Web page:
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The managerial blunder of inserting a suspended player into a game - that caused the Union of European Football Associations to adopt a decision that led to Maccabi Haifa's disqualification from the Champions Cup - has given rise to a flood of explanations and commentaries.

The general spirit of the rhetoric is, "If cedars have caught fire, what will the moss on the wall do?" In other words, if this is how the football club that is considered the flagship of Israeli soccer is being run - under the stewardship of Yaakov Shahar, a seemingly successful businessman - then where are we headed?

The critics have been homing in not only on the management culture of Maccabi Haifa and the general condition of professional soccer in Israel, but on the overall situation of sports in the country. A few even went so far as to attribute the failure to Israeli society in general.

The antagonists, whose arguments also contained a hint of malicious delight, employed the whole gamut of slogans and allegations. They cited the "trust me, don't worry" line of thought, the "don't pay attention to detail, they'll never notice" philosophy, and the prevailing lack of meticulousness, attention to detail and serious-mindedness that characterize Israelis, and which sometimes liken Israel to Third World countries.

Indeed, there is some justification to these claims. Many systems in Israel - the economy, army, intelligence community and public administration are only a few - exhibit worrisome signs that foreshadow mishap and slackness.

However, several events in Israeli sport over the past month indicate that things may not be as bad as has been depicted. Along with the failures, Maccabi Haifa's included, several impressive achievements have been notched in several fields. Israeli sailors continued in this week's European championships to register some notable accomplishments - Gal Friedman won a bronze medal - proving again that sailing is one of Israel's most successful sports disciplines in the international arena. Israeli swimmers advanced to the semifinals and finals (Vered Borochovsky and Yoav Gat) in the world swimming championships, while setting a few national records. The under-21 basketball team finished in seventh place in the World Under-21 Championships, and if not for one loss to a lower-ranked opposing team (the Dominican Republic), Israel might have advanced to the semifinal.

In the World Track and Field Championships, which ended this week, the 4x100 meter men's relay team reached the semifinal; marathon runner Asaf Bimro placed 20th; and the crowning glory was Alex Averbuch's second-place finish and silver medal in the pole vault.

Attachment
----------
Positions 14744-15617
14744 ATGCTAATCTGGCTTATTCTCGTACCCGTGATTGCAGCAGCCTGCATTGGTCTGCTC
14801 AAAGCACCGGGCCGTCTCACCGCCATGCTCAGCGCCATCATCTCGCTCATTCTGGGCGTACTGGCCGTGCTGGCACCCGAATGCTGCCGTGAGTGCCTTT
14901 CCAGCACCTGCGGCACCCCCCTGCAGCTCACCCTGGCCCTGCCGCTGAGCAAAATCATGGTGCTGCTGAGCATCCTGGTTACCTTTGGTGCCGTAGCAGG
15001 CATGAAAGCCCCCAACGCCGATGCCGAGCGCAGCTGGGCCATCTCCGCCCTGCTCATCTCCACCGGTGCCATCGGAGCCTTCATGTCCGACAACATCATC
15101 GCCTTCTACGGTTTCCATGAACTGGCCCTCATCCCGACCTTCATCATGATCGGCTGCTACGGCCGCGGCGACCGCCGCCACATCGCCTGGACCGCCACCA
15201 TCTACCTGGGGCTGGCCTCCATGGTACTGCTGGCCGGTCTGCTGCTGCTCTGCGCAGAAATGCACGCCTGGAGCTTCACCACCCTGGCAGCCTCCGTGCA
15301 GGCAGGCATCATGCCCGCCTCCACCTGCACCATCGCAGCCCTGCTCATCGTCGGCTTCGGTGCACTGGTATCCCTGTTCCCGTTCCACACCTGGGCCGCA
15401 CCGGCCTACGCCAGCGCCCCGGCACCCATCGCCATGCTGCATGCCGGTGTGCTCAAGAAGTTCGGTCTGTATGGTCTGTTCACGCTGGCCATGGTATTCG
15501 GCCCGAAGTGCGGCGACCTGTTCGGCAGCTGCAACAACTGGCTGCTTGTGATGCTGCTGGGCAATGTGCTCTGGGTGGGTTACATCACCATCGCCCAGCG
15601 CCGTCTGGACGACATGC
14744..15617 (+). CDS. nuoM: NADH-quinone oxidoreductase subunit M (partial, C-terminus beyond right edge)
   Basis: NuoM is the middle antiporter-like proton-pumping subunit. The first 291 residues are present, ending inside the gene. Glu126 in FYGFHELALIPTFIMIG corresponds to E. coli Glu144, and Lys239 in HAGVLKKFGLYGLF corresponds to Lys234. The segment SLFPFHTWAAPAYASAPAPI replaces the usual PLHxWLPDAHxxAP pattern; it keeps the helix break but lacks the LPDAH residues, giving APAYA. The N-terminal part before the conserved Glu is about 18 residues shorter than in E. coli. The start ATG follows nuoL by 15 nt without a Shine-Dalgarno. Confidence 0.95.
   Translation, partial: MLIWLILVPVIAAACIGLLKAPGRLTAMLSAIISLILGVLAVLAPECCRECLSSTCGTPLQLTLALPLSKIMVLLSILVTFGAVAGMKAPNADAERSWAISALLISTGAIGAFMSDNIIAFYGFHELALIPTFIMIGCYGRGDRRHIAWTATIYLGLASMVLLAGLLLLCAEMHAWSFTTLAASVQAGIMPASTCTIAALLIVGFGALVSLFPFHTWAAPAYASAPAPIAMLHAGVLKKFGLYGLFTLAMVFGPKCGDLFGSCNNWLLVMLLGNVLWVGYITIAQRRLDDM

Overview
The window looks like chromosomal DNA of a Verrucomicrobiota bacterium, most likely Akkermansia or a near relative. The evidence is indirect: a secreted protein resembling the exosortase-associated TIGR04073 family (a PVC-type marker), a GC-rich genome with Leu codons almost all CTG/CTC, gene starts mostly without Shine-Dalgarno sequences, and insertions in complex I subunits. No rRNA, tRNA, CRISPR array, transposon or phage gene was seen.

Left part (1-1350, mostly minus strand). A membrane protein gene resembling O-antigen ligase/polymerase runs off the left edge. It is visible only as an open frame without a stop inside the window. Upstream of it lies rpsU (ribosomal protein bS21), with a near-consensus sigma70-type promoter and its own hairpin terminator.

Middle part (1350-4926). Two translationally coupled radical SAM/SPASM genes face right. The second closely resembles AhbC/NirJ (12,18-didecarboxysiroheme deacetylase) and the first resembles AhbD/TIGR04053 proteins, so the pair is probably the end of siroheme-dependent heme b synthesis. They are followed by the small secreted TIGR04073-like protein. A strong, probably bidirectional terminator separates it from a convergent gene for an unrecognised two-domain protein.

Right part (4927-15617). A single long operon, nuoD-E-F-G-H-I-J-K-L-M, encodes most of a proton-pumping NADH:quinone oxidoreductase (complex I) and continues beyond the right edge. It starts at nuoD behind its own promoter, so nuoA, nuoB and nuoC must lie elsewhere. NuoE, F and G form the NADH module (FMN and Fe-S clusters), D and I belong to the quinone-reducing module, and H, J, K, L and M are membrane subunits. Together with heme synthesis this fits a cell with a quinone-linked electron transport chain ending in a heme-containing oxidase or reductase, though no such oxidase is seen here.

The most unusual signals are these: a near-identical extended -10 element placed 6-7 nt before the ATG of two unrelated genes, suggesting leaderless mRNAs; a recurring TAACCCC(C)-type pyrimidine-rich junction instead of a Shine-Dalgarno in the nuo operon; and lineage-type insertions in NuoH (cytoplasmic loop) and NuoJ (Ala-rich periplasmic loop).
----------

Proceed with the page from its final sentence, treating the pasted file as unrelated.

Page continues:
The accomplishments cannot be dismissed so handily. The skills - and results - now required from athletes to reach the top international echelons are so high that relatively few individuals, from a limited number of countries, are able to succeed. Israel's ability to occasionally find itself competing at the highest levels of certain sports should be a source of pride. It proves that Israel can develop excellent athletes and skilled national teams, despite the ills of deficient management, infighting, back-room politicking and lackluster resources.

The conclusions to be drawn from what happened to Maccabi Haifa and to athletes in other sports should not lead to any sweeping generalization about the distressed state of sport in Israel. In fact, the real lesson to be drawn is quite different. The Israeli sports world's powers-that-be should consider a shift in priorities, investment in facilities and distribution of public resources. It is no secret that most budgets - direct financial aid from the Ministry of Culture, Science and Sport, from the Israel Sports Betting Board (Sportoto) and from local authorities - are allocated to soccer, the very same black hole that soaks up the bulk of public funding.

True, soccer is the most popular sport in Israel, as in the rest of the world. But we have precious little to show for it. The last and only time that an Israeli squad reached the World Cup games was in Mexico in 1970. Israel's national soccer team made two Olympic appearances, in Mexico in 1968 and in Montreal in 1976.

Aside from that, the sport has had its occasional but inconsistent successes at the team level. For years, soccer teams from Israel have been eliminated in the preliminary rounds of tournaments in Europe. But in contrast to accomplishments, the salaries paid to soccer players are extremely high.

All of this means that greater funding, equipment, human resources and investment in infrastructure should be diverted from soccer to other sports in which Israel has already proven that it can triumph: basketball, sailing, swimming, judo and track and field.